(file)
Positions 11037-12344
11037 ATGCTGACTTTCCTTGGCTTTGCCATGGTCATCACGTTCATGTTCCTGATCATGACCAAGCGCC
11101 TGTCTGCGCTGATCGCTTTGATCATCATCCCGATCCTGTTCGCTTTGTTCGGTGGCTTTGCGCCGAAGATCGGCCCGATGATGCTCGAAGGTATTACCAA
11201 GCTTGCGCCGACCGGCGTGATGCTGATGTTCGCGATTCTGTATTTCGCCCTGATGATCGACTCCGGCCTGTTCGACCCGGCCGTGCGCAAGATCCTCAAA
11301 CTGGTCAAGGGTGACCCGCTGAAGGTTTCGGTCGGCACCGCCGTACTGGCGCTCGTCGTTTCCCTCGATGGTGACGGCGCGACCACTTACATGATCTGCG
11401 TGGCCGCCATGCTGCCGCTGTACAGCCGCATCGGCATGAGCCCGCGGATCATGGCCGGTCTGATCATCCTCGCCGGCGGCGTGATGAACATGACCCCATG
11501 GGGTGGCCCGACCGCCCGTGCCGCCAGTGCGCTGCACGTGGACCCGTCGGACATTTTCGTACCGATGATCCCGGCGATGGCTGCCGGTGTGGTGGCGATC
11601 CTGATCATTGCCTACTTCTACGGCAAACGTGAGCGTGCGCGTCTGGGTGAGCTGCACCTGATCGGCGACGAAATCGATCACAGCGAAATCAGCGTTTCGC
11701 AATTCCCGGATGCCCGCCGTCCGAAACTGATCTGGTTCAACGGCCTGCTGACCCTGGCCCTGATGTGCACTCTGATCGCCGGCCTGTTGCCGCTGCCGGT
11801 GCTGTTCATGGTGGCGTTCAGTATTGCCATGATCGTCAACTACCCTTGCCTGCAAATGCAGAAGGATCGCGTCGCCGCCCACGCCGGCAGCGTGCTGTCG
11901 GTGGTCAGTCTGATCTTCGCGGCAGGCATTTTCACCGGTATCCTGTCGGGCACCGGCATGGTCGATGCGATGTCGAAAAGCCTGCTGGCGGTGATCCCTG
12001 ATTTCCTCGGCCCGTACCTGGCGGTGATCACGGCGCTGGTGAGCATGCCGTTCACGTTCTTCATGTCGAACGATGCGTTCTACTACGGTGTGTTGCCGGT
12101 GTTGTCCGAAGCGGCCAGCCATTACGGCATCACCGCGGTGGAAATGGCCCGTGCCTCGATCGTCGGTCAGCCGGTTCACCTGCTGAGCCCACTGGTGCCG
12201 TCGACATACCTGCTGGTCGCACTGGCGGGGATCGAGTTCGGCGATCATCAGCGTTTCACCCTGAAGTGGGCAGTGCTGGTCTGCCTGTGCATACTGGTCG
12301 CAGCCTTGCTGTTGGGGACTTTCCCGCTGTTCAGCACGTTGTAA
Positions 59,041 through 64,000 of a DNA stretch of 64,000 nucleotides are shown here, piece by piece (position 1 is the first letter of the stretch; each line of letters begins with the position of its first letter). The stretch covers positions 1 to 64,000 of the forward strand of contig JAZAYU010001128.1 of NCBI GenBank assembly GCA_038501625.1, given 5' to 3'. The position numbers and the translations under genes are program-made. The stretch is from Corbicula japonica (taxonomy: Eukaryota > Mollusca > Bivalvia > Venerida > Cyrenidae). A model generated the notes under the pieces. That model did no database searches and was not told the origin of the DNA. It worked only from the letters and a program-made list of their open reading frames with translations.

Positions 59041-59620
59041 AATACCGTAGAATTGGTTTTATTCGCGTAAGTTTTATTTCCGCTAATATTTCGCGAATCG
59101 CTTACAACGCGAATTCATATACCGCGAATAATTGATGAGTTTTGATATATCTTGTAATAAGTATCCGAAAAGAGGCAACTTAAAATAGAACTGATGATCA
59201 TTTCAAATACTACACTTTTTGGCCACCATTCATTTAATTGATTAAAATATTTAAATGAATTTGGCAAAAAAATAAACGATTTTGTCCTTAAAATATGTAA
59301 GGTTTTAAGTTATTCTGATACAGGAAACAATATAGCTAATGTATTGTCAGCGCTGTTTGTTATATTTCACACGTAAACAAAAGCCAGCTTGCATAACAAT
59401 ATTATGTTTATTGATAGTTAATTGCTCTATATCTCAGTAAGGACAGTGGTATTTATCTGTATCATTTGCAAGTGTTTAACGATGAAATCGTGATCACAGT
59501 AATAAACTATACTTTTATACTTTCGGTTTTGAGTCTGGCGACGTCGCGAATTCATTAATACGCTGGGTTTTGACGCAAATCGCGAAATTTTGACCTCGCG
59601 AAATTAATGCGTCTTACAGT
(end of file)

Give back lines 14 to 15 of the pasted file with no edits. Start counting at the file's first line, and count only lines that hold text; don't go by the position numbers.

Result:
12201 TCGACATACCTGCTGGTCGCACTGGCGGGGATCGAGTTCGGCGATCATCAGCGTTTCACCCTGAAGTGGGCAGTGCTGGTCTGCCTGTGCATACTGGTCG
12301 CAGCCTTGCTGTTGGGGACTTTCCCGCTGTTCAGCACGTTGTAA